A Quack in Time

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Published on: Sep. 2, 1996

Last revision: Oct. 25, 2010

A small block of walnut, with a walnut stopper and a thin reed of brass or silver. That's what a fine old duck call is. It is also a link to people from the past, to past attitudes and activities.

I looked at a duck call in my hand as I sat in Barry McFarland's office in Hornersville. McFarland is a contemporary duck call carver, a collector of fine calls and an expert on their history. McFarland said the style of duck call invented by J. T. Beckhart was not the most effective in the world. It is a good woods call in the hands of a good caller, but when you hold one of the old calls you feel the link to the past.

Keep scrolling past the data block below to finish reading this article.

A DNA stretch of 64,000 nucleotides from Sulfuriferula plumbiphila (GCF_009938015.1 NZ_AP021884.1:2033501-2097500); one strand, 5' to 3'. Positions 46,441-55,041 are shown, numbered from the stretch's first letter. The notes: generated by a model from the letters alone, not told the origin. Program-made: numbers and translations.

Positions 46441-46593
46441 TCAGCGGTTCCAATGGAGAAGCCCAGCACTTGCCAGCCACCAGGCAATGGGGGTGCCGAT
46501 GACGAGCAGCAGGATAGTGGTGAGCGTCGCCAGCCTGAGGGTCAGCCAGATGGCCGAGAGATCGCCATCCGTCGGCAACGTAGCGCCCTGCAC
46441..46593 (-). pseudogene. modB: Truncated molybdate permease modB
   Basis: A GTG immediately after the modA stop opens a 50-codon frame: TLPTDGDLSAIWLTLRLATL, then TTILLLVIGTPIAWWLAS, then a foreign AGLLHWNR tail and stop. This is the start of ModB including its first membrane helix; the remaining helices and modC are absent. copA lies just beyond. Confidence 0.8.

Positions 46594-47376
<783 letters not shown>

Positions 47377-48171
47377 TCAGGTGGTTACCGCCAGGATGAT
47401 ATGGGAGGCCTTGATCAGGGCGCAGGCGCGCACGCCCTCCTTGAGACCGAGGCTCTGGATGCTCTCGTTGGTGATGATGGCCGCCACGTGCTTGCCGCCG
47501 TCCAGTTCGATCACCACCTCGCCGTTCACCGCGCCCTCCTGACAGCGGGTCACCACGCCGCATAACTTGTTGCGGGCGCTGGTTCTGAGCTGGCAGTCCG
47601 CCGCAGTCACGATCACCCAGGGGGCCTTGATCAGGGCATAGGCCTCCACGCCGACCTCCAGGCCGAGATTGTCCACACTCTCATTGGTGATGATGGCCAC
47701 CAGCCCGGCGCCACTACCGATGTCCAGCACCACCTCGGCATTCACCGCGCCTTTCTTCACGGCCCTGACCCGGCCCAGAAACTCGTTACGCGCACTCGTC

West of the Mississippi in 1811-12, there were few English-speaking people, so the great New Madrid earthquake's creation of Big Lake isn't very well known. It is a sunkland area along Little River, north of where Little River flows into the St. Francois River in Arkansas.

Nothing you would call a road today crossed this region then. Although it was but 30 miles or so west of the Mississippi, settlement came out of Arkansas, up the St. Francois and up the fork called Little River. The settlement at what would be called Hornersville began about 1840.

Large paddle wheelers plied the St. Francois as far as Marked Tree, Arkansas, where the river's channels divided - another legacy of the great quakes. And smaller steamers came on up. Hornersville today is a town of 600 or so, but at the turn of the century, it had several thousand people.

It was as far north as the steamers could navigate reliably, and at that time was as far south as railroads had penetrated. The economy was cotton and timber and wildlife. Hornersville was a major hub.